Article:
Finally, ThirdEye itself is under development and undergoes continuous scaling. This doesn’t go without friction all the time, especially for custom or cutting-edge features. If the monitoring system itself is shaky or does not function consistently with all types of monitoring data then users are quick to hesitate. This isn’t surprising, after all, the platform’s prime directive is monitoring other system’s reliability.
Another devious source of instability may be the data sources tapped by the monitoring platform. As users become familiar with the depth and variety of data available for detection and analysis, they will notice data being incorrect or unavailable intermittently. Unless the UI does a good job explaining that this is a problem at the source, they may conclude that the platform isn’t working correctly.
A final aspect of introducing a new platform is the education of users. Often a misunderstanding of the systems’ features can be perceived as system failure. Usability and user interface are crucial aspects, as are the user training and trouble shooting resources. Even with this however, we still find ourselves investing substantial effort into helping out new users. User groups and interviews go a long way here as you may not even learn about perceived problems otherwise – such the frequent use of terms that remind of math or statistics, which can trigger visceral reactions.
We have taken ThirdEye a long way in terms of UI and user communication, and there does not seem to be an end in sight. Every iteration of the user interface broadens accessibility to larger groups of users and creates new challenges. Similarly, the documentation becomes increasingly detailed to cover numerous edge-cases and we invested massively in automated unit and end-to-end integration testing.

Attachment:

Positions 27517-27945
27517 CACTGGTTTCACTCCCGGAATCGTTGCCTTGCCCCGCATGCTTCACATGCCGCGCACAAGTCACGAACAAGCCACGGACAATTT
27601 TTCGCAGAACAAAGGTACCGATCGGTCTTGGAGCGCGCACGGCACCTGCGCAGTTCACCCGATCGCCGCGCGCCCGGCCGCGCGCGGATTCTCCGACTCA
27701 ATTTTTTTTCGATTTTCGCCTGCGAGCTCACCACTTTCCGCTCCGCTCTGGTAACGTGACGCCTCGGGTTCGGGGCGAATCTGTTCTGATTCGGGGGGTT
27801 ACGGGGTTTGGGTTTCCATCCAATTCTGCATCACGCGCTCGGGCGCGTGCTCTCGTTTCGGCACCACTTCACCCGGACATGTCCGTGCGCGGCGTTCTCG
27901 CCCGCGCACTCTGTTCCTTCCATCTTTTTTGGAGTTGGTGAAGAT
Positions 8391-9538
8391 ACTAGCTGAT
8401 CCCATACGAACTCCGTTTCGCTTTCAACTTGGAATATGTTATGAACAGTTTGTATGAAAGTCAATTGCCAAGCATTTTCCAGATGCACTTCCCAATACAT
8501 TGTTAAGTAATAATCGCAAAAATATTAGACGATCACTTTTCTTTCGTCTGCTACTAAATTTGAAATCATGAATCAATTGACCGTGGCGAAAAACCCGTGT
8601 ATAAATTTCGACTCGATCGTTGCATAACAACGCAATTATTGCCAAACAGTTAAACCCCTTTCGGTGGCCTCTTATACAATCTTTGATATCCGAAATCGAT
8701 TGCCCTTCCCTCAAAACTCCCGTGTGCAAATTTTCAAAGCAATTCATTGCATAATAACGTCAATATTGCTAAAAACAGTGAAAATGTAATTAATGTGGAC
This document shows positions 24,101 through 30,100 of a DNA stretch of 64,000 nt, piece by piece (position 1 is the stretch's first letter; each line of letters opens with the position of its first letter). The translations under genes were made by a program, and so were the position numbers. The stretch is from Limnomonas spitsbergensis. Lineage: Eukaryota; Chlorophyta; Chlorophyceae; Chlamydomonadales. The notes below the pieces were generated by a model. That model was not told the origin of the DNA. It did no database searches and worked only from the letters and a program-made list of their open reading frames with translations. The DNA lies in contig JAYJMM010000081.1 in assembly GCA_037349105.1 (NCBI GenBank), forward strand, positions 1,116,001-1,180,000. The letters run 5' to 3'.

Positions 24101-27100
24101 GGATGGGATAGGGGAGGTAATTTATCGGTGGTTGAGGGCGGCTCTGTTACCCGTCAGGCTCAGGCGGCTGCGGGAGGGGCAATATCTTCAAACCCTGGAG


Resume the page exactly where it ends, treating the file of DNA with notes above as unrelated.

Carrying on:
As the world and systems keep change the definition of “normal” changes as well. Simple alerts and rules are easy to adapt. Expanded an experiment to twice as many users? Just double the traffic threshold. If alerting is driven by a supervised black-box algorithm, this may not be so easy.
Any data-driven detection system has a notoriously hard time adapting to changes in the world. Yes, there a techniques for automated change point detection. And with enough integration with other systems we can add some degree of “intelligence” such as expecting a doubling of traffic when doubling the scope of an automated A/B test. Despite this, the final authority on what represents the “new normal” is a human.
There must be efficient ways for a human to inform the system about expected changes before (or after) the fact. However, only relying on the “human in the loop” isn’t good enough either. A detection system quickly becomes a nuisance again when it requires dedicated feedback for each individual alert in case of changes. ThirdEye’s team has invested into learning from user feedback across alerts and domains. This is a challenging, but very interesting aspect of ongoing development.
Another type of change is the adoption of new technologies and processes throughout the organization. APIs may changed and systems be deprecated. Teams merge and split. At scale it would be impossible for the engineering team of ThirdEye to keep up with all of this. We therefore provide numerous APIs and interfaces for external teams to connect to and plug-in their dedicated business logic. This is a delicate balance between stability and one-off solutions that re-invent the wheel for different teams. Here, an extensive ongoing dialog with the users is the only solution.
The development of ThirdEye, and research in anomaly detection and root-cause analysis at large, is an incredibly insightful journey cutting across a vast number of aspects of modern Internet businesses and technology. It is good to see numerous developers and research address these challenges. However, when diving deep into the technical details it is easy to ignore that adoption is driven by other aspects too. Ease of use, amenability to existing processes and change, and transparent operation are critical as well.